A motorist in New Canaan, Conn., called police after spotting a woman stopped at an intersection in the driver’s seat of her car with her eyes closed. When officers arrived, they found Stefanie Warner-Grise, 50, “unable to answer basic questions,” according to the arrest report. They “detected an odor of vanilla coming from her breath (and) her speech was slurred. In addition, several bottles of pure vanilla extract were located inside the vehicle.” The Hour reported Warner-Grise failed field sobriety tests and she was charged with driving under the influence of vanilla extract. The Food and Drug Administration requires that pure vanilla extract must be at least 35 percent alcohol, which makes it 70 proof.
Hair Of The Dog
In a whole new twist on stomach pumping, doctors in Quang Tri, Vietnam, saved Nguyen Van Nhat’s life by transfusing 15 cans of beer into his stomach. As Dr. Le Van Lam explained, alcohol contains both methanol and ethanol, and the liver breaks down ethanol first. After a person stops drinking, the stomach and intestines continue to release alcohol into the bloodstream and levels continue to rise. In Nhat’s case, upon arrival at the hospital, his blood methanol level was 1,119 times higher than the appropriate limit. Doctors administered one can of beer every hour to slow down his metabolizing of methanol, which gave them time to perform dialysis. Nhat spent three weeks in the hospital.
Names In The News
During a program on ITV Westcountry in the United Kingdom about how police forces are suffering under budget cuts, an officer got more attention for his name than for his opinions about the budget. PC Rob Banks has undoubtedly heard clever remarks about his name all his life, reported Plymouth Live, but Twitter users found it newly hilarious.
Try The Decaf
Officers in Madison, Wis., were called to a home by a male resident who went on a spree of destruction when he thought his wife had destroyed his prized collection of action figures. Madison Police Chief Mike Koval wrote that officers arrived to find an ax buried in the windshield of a car. The man explained to them he had overreacted and used the log-splitting ax to chop up a TV, TV stand, laptop computer and other items in the house before going outside to attack his car, chopping off both side mirrors and breaking out the windshield. He admitted that he had also been drinking too much. He was charged with disorderly conduct and felony damage to property.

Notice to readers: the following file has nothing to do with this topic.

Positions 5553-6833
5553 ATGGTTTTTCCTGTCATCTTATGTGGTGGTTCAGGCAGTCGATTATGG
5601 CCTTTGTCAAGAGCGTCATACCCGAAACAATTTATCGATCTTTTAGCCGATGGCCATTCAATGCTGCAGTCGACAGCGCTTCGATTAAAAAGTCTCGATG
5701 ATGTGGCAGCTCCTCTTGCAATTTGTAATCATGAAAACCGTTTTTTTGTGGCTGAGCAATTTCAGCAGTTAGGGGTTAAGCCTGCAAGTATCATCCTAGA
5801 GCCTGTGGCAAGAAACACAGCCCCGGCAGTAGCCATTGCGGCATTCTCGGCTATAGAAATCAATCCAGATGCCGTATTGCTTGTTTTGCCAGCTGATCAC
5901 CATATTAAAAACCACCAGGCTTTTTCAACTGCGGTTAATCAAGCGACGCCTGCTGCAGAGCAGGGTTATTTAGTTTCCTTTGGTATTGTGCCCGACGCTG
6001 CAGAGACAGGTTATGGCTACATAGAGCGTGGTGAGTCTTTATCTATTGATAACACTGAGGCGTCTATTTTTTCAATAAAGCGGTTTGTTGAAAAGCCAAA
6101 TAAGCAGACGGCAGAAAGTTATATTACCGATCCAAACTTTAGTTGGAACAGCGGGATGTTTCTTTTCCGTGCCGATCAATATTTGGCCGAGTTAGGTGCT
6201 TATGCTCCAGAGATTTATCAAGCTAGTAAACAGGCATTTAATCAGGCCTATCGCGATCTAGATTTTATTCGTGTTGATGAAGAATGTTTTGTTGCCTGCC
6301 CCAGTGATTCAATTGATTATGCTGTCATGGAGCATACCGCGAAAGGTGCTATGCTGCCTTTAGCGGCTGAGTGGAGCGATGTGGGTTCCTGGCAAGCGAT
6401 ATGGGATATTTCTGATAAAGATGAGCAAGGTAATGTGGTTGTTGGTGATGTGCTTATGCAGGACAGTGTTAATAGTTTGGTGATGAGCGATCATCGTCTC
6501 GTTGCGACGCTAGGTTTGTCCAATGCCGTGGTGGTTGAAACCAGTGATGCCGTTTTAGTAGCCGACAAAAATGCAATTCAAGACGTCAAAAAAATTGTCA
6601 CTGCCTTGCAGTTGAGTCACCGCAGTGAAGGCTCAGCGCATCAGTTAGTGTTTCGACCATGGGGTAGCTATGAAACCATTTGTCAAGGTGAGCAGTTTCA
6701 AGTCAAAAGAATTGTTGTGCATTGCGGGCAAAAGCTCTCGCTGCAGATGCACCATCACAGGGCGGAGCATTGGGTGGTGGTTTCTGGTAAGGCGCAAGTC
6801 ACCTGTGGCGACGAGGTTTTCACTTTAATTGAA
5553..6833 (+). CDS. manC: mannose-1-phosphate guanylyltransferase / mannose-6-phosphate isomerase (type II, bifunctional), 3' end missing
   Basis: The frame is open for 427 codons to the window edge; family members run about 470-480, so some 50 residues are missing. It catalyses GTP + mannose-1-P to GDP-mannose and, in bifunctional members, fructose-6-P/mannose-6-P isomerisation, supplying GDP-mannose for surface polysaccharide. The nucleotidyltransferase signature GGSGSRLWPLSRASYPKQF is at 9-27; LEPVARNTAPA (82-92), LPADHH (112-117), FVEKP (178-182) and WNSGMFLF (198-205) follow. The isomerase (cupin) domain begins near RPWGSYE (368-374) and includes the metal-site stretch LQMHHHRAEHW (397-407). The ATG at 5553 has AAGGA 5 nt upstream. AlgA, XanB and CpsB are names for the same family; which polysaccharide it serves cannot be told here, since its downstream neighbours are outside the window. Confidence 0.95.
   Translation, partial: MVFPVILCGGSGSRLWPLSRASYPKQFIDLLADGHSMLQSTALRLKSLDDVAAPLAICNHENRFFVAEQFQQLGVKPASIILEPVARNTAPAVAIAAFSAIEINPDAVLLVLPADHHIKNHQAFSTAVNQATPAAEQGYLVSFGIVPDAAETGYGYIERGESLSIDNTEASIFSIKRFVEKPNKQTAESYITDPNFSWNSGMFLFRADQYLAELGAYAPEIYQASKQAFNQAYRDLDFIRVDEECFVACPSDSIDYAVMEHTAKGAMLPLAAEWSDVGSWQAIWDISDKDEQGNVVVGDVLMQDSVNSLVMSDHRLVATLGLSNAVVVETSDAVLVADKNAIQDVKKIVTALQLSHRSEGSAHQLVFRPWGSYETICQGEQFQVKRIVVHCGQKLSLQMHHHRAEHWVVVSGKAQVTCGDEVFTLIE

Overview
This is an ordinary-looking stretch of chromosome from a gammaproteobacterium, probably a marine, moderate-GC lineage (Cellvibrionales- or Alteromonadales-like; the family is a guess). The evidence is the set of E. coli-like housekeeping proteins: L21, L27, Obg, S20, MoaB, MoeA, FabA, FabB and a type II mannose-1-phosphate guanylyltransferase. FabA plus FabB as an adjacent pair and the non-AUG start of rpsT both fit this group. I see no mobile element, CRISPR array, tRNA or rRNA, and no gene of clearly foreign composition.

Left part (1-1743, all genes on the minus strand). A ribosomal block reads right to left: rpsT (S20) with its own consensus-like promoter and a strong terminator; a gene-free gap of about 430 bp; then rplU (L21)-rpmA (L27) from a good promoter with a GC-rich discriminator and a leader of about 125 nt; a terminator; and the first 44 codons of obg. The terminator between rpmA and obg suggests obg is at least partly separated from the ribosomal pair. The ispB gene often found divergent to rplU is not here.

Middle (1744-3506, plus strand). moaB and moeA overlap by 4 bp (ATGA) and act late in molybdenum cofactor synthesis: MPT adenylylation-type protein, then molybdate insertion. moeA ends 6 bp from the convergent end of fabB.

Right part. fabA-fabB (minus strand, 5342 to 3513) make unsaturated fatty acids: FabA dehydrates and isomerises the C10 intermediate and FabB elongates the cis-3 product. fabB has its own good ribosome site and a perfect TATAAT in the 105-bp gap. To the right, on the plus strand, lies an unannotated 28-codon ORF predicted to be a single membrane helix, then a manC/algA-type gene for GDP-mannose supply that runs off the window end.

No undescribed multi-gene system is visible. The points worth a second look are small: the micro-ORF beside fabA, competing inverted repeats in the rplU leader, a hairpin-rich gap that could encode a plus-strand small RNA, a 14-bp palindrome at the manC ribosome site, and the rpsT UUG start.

The Entrepreneurial Spirit
A man from Nice, France, has received a four-month suspended sentence for a clever plot he hatched. The man, known only as Adel, removed a PlayStation 4 from a supermarket shelf and took it to the produce aisle, where he weighed it and printed out a price sticker for fruit. Then he used the self-checkout line to pay and left the store after paying only $10. The PlayStation retails for $389. Adel sold the gaming system for $114 to buy a train ticket. The next day, he tried the same scheme, but police caught him in the act. He will only have to serve his sentence if he re-offends.
Least Competent Criminals
— Alexander Goldinsky had a bright idea for collecting some cash. While working as an independent contractor at a Woodbridge, N.J., business, Goldinsky scattered some ice on the floor in the company’s kitchen area. Then he arranged himself on the floor as if he had slipped and fallen. He waited to be discovered, and, all the while, the security cameras were rolling. He was arrested on charges of insurance fraud and theft by deception, after the Middlesex County Prosecutor’s Office said Goldinsky filed a false insurance claim for an ambulance ride and treatment at a local hospital.
— For David Rodriguez, it was his disguise of choice that tripped him up as he robbed a 7-Eleven store in Fort Myers, Fla. Rodriguez donned a gray hoodie and a wig before approaching the counter at the store, showing a gun and demanding cash. When officers arrived, they received a detailed description: “additional witness information” led them to a nearby apartment. Inside they found Rodriguez, and “in plain view, a gray hooded sweater, several wigs and a large amount of wadded up cash.” Rodriguez was charged with robbery with a firearm.